Today is the seventh July 9th since the July 9th that I flew from Italy to London. I touched down, and drove to our destination, and turned my phone onto the wifi and heard the soft ping of the message letting me know it was finished. He was gone.
I sat in a room by myself for a few moments, and heard strange sounds coming out of me that were sobs I supposed, but felt fake. And then I got up quietly and left the 15+ women I was leading on a mission trip to get on a train to get to my sister’s house. I sat in the fading rain, waiting for her to pick me up from the station, my heart hollow and numb and absently watched as the clouds parted and the light and mist turned into a rainbow.
It was ours, that moment. Mine and His. The first message He gave me in suffering, that He has given me a million times since then: I am here. I see you.
That colored band in the sky pushed air into my lungs, kept the nausea at bay. My sister and I were together for less than 48 hours, most spent trying to get my other sister back to us from my father’s house across the world. And then I took the train back to the women I was leading and we all got on a plane and flew back to America. I went back to work.
Here I am, seven years later. I am different in a billion ways I could describe and a billion more I don’t even know about yet. The loss of my father tossed me into a different road, it altered the course of my life.
I went to counseling. I learned about grief. I learned that, when I am weeping, my sovereign God is generally less interested in explaining to me how suffering works and more interested in telling me how He feels about it. I learned that my God rages against death, and never uses faith to make peace with things that are wrong. I learned the price of the Gospel – the loss of one you cannot live without. I learned what a horrific misuse of that Gospel it is to try to use it like an anesthetic.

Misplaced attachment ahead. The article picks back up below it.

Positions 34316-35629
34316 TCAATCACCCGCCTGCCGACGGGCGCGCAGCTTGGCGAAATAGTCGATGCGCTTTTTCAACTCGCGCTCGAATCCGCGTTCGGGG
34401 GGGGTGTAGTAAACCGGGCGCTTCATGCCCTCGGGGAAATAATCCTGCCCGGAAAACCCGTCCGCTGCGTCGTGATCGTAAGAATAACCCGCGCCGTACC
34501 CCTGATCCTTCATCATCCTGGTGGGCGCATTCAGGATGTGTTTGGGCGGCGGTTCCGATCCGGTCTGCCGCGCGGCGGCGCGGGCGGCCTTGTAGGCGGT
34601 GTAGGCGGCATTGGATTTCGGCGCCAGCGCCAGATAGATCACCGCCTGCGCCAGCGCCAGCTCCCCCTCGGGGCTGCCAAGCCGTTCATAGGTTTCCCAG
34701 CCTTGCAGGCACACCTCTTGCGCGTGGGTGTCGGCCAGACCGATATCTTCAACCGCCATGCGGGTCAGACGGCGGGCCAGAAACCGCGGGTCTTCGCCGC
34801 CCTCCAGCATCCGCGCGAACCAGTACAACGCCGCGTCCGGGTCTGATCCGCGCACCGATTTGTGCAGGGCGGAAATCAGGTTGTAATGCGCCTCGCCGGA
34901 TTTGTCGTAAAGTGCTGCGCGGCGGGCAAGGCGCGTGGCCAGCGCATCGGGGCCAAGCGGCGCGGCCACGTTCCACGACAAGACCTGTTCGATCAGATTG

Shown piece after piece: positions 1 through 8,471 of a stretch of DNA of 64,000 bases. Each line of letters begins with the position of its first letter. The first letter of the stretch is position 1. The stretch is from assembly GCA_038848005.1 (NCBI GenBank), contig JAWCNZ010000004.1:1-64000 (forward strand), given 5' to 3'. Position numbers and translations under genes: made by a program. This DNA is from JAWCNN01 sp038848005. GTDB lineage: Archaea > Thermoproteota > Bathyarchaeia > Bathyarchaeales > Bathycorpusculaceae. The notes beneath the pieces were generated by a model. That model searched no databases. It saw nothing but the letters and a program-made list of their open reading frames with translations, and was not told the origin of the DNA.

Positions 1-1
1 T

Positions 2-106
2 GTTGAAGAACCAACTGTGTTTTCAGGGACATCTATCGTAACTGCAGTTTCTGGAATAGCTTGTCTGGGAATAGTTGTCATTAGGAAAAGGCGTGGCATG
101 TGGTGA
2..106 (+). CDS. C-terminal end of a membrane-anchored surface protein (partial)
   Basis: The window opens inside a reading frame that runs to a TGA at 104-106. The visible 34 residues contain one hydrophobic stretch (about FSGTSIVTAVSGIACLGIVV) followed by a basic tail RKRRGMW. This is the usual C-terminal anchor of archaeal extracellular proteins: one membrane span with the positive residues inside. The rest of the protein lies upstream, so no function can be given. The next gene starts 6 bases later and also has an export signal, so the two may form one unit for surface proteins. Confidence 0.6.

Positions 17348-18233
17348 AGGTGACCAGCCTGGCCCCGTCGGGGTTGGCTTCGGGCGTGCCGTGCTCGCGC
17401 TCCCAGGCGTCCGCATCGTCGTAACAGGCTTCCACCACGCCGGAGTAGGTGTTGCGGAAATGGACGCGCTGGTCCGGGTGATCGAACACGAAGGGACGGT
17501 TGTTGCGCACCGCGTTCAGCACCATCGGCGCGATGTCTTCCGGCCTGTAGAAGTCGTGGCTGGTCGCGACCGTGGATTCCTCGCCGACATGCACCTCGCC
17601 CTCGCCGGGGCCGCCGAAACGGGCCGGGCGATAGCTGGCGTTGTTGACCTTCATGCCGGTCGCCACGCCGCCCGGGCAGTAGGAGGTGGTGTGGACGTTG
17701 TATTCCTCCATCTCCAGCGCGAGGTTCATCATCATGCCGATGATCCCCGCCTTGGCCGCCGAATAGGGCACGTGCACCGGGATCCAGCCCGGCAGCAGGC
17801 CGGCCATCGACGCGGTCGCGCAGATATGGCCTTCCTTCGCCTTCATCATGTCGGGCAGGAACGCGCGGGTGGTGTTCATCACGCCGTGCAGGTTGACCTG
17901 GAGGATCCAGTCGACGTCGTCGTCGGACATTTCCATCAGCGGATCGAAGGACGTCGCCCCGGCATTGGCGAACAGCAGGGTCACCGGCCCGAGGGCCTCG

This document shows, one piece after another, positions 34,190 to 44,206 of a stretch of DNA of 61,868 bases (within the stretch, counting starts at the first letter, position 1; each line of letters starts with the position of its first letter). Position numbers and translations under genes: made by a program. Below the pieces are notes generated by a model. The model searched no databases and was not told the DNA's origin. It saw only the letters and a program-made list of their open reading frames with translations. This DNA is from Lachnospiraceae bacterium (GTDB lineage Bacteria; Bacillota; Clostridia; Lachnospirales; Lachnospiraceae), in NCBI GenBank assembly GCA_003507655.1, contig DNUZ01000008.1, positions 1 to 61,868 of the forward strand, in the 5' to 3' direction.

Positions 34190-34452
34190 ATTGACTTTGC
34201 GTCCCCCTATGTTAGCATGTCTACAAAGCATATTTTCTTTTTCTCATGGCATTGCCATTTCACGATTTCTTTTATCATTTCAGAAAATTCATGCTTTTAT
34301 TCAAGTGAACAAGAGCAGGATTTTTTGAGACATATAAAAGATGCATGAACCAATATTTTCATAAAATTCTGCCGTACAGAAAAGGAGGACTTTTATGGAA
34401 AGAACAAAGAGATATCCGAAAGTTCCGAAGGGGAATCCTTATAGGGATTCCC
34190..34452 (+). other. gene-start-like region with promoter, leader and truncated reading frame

Oh the lessons I have learned since that July 9th. How thankful I am for those lessons. But how confident I am that while the lessons are good, death is still bad, wrong – deeply and desperately against the fabric of this soul that He knit together in my mother’s womb.
I like to imagine that on that July 9th, my Jesus gripped the edge of His throne, fingers clenched and heart tense, hungry to come back and save me from a world with sin and death; to save me from pain. I can almost hear the Heavenly negotiations and the voice of divine patience speaking the clear calm sober truth: there is no other way. There is no other way to give her what she will need to survive what will come next.
And oh, how deeply thankful I am for the way God moved in the months that followed, for all that He gave in the wake of that loss. I would need the provision I gained in that dark season to survive the dark seasons that had yet to come.
Not worth it. Death is never worth it. My Father is worth far too much to be outweighed by lessons learned.
But that loss was used. Redeemed. Unwasted.
Not all things are good. But all things bend to the will of this good God, who spins darkness and death into life.